Miami Beach’s Jewish Heritage: Landmarks and Culture

Miami Beach has long been known as a vibrant, sun-soaked destination for travelers worldwide. However, the rich cultural history that has shaped the city, particularly its Jewish heritage, remains a lesser-known aspect of Miami Beach’s identity. This article delves into the Jewish landmarks and cultural experiences that tell the story of the once-thriving Jewish community that contributed significantly to Miami Beach’s development. Join us as we explore synagogues, museums and even food tours that celebrate this unique cultural legacy.

A Brief History of Miami Beach’s Jewish Community

In 1949, the Florida Legislature abolished discriminatory restrictions on Jewish real estate ownership. Paving the way for Miami Beach to become a popular destination for Jewish winter vacations and retirement. This trend earned the city nicknames such as “Little Jerusalem” and “Shtetl by the Sea.”

The Jewish community flourished in Miami Beach, peaking in 1982 with approximately 60,000 Jewish residents, constituting 62 percent of the total population. However, due to factors such as the death of elderly Jews, rising living costs related to the Art Deco revival and migration to other counties, the Jewish population has now decreased to under 19 percent. Despite this decline, Miami Beach’s Jewish landmarks continue to thrive, offering visitors a glimpse into the city’s rich cultural history.

Landmarks and Cultural Experiences


1. Jewish Museum of Florida-FIU

Located at 301 Washington Avenue, the Jewish Museum of Florida-FIU is housed in two historic synagogues. This museum invites visitors to learn about the history of the Jewish people in South Florida, beginning with the core exhibit, MOSAIC: Jewish Life in Florida. The museum stands on the site of Miami Beach’s first synagogue, Beth Jacob, which opened in 1929 in the city’s South Beach neighborhood.

2. Holocaust Memorial Miami Beach

The Holocaust Memorial Miami Beach, situated at 1933-1945 Meridian Avenue, is a poignant tribute to the lives lost during the Holocaust. Designed by architect Kenneth Treister and built by Holocaust survivors. The memorial features a four-story-high arm tattooed with a number from Auschwitz, a Memorial Wall etched with thousands of names and a stone tunnel filled with the voices of Israeli children singing songs.

3. Eden Roc

This 631-room Art Deco gem, located at 4525 Collins Avenue, boasts its own in-house kosher kitchen. Designed by Russian Jewish immigrant architect Morris Lapidus, the hotel underwent a $240 million renovation in 2009. Lapidus’ Neo-baroque Miami Modern hotels have come to define the 1950s resort-hotel style synonymous with Miami and Miami Beach.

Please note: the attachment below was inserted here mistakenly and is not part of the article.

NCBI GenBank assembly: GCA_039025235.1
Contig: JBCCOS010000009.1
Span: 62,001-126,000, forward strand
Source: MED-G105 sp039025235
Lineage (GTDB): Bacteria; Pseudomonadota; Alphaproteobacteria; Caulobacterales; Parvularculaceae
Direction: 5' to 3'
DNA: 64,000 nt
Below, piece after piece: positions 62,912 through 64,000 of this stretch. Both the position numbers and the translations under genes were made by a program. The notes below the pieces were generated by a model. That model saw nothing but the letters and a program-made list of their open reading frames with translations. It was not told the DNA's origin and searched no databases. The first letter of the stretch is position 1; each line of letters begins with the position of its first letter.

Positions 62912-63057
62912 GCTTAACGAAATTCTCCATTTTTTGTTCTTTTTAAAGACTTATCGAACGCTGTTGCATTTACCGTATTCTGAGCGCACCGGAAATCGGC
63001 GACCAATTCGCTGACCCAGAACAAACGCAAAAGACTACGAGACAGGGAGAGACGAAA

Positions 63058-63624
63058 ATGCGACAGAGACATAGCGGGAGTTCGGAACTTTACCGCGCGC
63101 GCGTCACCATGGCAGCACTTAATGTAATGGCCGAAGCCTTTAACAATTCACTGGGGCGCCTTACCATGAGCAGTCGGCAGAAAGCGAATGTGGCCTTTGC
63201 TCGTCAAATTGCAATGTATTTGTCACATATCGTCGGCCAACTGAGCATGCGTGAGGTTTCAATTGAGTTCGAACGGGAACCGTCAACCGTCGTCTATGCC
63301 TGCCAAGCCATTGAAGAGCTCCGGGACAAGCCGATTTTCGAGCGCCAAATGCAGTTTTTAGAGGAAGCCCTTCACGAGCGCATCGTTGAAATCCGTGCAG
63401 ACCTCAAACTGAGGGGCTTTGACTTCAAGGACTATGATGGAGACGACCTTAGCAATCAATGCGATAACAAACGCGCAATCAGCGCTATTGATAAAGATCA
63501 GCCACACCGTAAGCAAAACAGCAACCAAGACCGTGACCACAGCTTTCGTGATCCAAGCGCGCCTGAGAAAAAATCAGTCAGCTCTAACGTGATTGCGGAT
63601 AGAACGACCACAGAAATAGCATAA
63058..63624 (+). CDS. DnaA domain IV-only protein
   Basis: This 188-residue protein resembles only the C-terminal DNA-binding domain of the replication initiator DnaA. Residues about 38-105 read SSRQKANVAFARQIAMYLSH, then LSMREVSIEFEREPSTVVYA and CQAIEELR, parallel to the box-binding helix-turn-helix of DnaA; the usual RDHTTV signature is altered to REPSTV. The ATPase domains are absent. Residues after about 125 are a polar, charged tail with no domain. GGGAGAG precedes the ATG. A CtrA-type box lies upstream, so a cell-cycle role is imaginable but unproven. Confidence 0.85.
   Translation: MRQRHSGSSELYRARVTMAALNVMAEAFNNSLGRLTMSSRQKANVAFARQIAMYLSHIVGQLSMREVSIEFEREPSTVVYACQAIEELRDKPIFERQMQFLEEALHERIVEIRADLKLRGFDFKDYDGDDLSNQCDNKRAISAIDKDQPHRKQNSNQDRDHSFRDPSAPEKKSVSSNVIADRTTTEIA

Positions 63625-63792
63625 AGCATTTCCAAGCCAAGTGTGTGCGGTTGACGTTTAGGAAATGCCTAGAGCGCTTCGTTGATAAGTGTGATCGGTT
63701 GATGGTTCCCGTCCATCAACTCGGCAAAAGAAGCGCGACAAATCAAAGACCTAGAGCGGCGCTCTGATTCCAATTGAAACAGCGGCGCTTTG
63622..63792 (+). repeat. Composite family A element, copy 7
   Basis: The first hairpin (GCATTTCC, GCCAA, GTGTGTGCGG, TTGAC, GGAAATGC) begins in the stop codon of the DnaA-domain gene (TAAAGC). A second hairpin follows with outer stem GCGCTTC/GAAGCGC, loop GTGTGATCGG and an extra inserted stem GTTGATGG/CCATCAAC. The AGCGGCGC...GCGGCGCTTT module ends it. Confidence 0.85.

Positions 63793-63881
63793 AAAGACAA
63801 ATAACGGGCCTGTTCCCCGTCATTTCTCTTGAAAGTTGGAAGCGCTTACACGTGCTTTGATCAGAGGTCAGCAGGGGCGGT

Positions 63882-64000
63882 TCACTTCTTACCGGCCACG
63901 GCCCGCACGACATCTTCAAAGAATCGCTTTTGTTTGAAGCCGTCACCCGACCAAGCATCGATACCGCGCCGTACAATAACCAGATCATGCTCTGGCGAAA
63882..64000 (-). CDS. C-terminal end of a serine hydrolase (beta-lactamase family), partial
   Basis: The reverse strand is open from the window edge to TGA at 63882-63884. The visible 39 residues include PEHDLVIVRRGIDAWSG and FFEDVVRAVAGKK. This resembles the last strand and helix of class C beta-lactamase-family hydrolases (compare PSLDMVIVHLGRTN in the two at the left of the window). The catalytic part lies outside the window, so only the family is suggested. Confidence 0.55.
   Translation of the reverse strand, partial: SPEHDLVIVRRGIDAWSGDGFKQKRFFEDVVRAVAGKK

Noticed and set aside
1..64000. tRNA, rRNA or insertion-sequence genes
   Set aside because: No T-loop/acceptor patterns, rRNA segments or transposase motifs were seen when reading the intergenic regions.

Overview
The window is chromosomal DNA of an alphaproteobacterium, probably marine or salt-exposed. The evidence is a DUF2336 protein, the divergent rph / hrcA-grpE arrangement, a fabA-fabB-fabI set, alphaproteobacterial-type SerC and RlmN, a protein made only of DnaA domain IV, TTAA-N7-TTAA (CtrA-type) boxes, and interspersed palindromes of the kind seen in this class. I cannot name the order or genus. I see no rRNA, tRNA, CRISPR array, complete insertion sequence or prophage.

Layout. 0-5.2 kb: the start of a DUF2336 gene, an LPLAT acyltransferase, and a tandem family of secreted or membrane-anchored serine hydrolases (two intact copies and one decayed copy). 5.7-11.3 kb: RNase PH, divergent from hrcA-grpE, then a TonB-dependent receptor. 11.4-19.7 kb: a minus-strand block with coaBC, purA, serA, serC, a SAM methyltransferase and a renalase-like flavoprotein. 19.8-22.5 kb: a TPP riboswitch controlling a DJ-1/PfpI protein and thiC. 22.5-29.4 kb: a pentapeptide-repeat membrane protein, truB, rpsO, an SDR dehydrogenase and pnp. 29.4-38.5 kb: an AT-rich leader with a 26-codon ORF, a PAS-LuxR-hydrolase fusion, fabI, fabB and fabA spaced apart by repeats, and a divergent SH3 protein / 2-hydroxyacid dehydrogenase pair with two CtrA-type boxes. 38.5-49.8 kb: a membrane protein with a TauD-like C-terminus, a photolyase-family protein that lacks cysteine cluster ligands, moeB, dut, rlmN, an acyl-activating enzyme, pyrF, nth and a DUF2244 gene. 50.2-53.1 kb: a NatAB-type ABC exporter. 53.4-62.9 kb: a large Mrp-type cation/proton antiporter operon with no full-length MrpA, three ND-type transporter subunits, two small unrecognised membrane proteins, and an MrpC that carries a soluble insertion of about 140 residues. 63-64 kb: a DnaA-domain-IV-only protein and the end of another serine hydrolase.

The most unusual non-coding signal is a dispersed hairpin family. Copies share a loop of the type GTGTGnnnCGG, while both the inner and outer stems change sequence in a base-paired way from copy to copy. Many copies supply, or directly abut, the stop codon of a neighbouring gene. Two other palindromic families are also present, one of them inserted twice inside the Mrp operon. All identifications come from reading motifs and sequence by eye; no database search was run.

4. Temple Emanu-El

Miami Beach's Jewish Heritage

As the oldest Conservative congregation on Miami Beach, Temple Emanu-El, situated at 1701 Washington Avenue, is one of America’s most beautiful synagogues. Its impressive and eclectic Byzantine and Moorish architecture features a rotunda building and an aluminum dome more than ten stories tall. The congregation has a long and venerable history as a spiritual home to the Jewish residents of Miami Beach for more than seven decades.

5. Temple Beth Sholom

Located at 4144 Chase Avenue, Temple Beth Sholom is Miami Beach’s largest and oldest Reform Synagogue. A member of the Union for Reform Judaism, the temple stands as a testament to the mainstream of liberal Judaism.

6. Temple Beth Shmuel

Miami Beach's Jewish Heritage

Temple Beth Shmuel, also known as “Circulo,” is the Cuban Hebrew Congregation at 1700 Michigan Avenue. Founded in 1961 to provide a home for Jews from Cuba, the temple was designed by Oscar Sklar. It features stained glass windows depicting the Twelve Tribes of Israel designed by Inge Pape Trampler. Mexican artist Naomi Siegman designed the candelabras beside the bimah.

7. Isaac Bashevis Singer Home

The Surfside Towers Ocean Condominium, located at 9511 Collins Avenue in Surfside, was the residence and workplace of renowned author Isaac Bashevis Singer from 1977 until his death in 1991. A plaque was placed on the building after being presented to his widow, Alma, in 1991, marking it as a literary landmark.

Cultural Tours in Miami Beach

For visitors interested in a guided experience, there are tours dedicated to showcasing the impact of the Jewish community on Miami Beach’s Jewish Heritage:

      1. The Jewish Miami Beach Tour

Run by the Miami Design Preservation League, this tour explores the rise and fall of the Jewish population over the past 100 years, offering an overview of architectural styles that shaped the city.

      2. The Jewish Food Walking Tour

Organized by the Jewish Museum of Florida-FIU, this tour highlights past and present Jewish-owned restaurants in Miami Beach. Participants can enjoy tastings from venues such as My Ceviche, Aroma Espresso Bar, Pita Loca and, of course, key lime pie from Joe’s Stone Crab Restaurant.


Miami Beach’s rich Jewish history offers visitors a unique cultural experience through its landmarks, tours and food. Whether you choose to explore independently or join a guided tour, the city’s Jewish legacy provides an invaluable glimpse into the community that significantly shaped the development of Miami Beach.

From breathtaking synagogues and poignant memorials to culinary adventures and architectural marvels, Miami Beach’s Jewish heritage invites you to immerse yourself in a captivating journey through the past. As you uncover the stories of resilience, perseverance and faith that lie at the heart of this once-thriving community, you’ll gain a deeper appreciation for the cultural tapestry that defines Miami Beach.

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